Frédéric Lordon: Syriza faces a choice between capitulation and open sedition

This Sunday, 25 January, Greeks will vote in parliamentary elections of potentially historic importance, with Alexis Tsipras’s Syriza coalition currently ahead in the opinion polls. But according to Frédéric Lordon, Germany’s grip on the situation and the Greek radical Left party’s own inconsistencies might condemn it to some painful acrobatics.


For a long time Europe has been caught in a constitutional trap of its own making, with its neo-liberal treaties offering just two ways out of the current impasse: 1) the financial collapse of the European project, under the weight of its own internal contradictions; or 2) some political mishap coming along that will overthrow the whole system. The ECB’s announcement of the OMT programme [1] has avoided the first of these eventualities – for now – which leaves the second. And that’s the reason why the ‘European-institutional party’ has come to see democracy not as a normal state of political life but rather as a permanent source of threats – and it thinks itself justified in using any means necessary to stamp them out.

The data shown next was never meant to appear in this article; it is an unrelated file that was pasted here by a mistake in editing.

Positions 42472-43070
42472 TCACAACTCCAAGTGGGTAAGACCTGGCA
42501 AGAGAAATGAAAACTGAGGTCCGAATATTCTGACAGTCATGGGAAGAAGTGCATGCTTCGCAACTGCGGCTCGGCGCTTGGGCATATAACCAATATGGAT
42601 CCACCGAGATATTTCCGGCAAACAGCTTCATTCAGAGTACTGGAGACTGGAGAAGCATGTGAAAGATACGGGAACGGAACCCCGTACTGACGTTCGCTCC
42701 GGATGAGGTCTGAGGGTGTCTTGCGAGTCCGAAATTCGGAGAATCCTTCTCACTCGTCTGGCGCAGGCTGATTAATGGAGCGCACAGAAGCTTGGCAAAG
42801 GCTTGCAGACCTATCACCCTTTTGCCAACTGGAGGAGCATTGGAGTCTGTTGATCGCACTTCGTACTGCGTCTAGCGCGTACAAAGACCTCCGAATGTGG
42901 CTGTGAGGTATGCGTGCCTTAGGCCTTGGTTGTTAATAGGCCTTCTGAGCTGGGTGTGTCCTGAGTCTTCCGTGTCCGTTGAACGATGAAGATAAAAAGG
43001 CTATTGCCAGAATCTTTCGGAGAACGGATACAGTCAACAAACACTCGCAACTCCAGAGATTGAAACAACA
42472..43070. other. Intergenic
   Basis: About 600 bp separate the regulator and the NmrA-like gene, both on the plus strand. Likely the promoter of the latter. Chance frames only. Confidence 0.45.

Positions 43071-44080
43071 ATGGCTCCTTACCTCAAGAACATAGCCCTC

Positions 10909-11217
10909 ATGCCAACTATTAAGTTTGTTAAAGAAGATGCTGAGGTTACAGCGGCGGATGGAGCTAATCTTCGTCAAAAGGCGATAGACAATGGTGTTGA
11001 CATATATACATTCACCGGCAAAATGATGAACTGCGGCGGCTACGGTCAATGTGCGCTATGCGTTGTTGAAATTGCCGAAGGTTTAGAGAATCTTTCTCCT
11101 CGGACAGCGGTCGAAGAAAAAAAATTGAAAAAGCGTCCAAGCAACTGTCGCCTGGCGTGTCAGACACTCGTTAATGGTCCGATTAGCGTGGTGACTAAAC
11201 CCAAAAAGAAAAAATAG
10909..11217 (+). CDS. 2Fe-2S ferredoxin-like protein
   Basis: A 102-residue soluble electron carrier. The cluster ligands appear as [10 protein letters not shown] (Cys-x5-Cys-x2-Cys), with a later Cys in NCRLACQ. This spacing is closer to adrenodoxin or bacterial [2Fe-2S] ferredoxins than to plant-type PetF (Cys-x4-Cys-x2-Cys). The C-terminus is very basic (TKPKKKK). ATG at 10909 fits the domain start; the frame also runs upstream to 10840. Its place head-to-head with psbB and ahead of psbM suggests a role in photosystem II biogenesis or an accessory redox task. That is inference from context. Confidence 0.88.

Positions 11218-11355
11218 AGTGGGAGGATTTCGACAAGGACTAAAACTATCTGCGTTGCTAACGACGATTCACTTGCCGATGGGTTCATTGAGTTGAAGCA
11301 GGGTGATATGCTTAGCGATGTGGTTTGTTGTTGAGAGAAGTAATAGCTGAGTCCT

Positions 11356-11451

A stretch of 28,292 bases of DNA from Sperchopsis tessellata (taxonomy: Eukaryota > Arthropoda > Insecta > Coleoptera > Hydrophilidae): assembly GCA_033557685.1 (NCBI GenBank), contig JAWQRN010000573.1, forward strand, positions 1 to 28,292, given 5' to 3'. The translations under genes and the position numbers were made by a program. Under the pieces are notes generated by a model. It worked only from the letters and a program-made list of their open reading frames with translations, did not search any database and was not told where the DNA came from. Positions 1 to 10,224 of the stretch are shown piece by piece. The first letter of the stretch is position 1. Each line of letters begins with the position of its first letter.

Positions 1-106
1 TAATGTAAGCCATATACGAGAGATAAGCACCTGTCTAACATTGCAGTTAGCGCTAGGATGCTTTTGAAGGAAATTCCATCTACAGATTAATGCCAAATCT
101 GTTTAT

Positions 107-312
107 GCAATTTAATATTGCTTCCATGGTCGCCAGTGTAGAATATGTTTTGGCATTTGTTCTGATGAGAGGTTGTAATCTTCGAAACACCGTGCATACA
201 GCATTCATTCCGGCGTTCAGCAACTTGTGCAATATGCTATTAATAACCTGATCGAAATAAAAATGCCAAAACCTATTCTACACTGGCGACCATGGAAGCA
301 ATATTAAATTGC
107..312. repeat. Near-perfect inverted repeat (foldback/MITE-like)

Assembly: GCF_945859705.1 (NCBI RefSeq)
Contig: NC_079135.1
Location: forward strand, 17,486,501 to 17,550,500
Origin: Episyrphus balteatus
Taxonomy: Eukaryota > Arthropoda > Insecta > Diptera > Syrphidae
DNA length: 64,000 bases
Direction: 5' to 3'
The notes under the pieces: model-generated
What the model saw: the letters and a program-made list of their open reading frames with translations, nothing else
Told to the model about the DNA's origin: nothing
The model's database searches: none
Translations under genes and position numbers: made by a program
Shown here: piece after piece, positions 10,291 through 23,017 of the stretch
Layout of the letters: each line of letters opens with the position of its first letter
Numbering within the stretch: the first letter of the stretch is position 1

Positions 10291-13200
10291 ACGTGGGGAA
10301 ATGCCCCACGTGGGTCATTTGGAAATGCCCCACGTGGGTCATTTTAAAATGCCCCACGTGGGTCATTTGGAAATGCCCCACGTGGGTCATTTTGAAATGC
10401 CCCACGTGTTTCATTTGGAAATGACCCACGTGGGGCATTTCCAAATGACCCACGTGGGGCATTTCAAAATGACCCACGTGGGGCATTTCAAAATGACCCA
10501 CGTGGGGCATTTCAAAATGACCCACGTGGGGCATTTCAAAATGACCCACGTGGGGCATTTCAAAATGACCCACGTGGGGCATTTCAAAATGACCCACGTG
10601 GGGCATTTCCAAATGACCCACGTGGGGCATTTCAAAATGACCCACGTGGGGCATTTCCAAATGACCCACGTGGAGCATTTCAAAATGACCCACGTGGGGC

From this point of view, the Europeans must need something of the North Koreans’ ‘inner striving’ in order to reassure themselves of their democratic credentials. For example, the President of the European Commission showed his democratic stripes by expressing his decided preference for ‘familiar faces’ winning the Greek election, and Commissioner Moscovici even ventured to visit the country to encourage people to vote the right way (for want of the right living conditions). Such interference tells us quite a lot about what the European institutions think of popular sovereignty.

Without here questioning any further the real solidity of the barrier erected to outcome 1 (the OMT), let’s ask if it can really be true that, despite the degree to which political institutions have been taken away from us in almost all countries, there remains the slightest possibility of outcome 2 (short of an uprising proper, of course)? The Syriza experience (if there is one) will soon give us the answer. We can hardly say that the circumstances that Tsipras faces are ideal.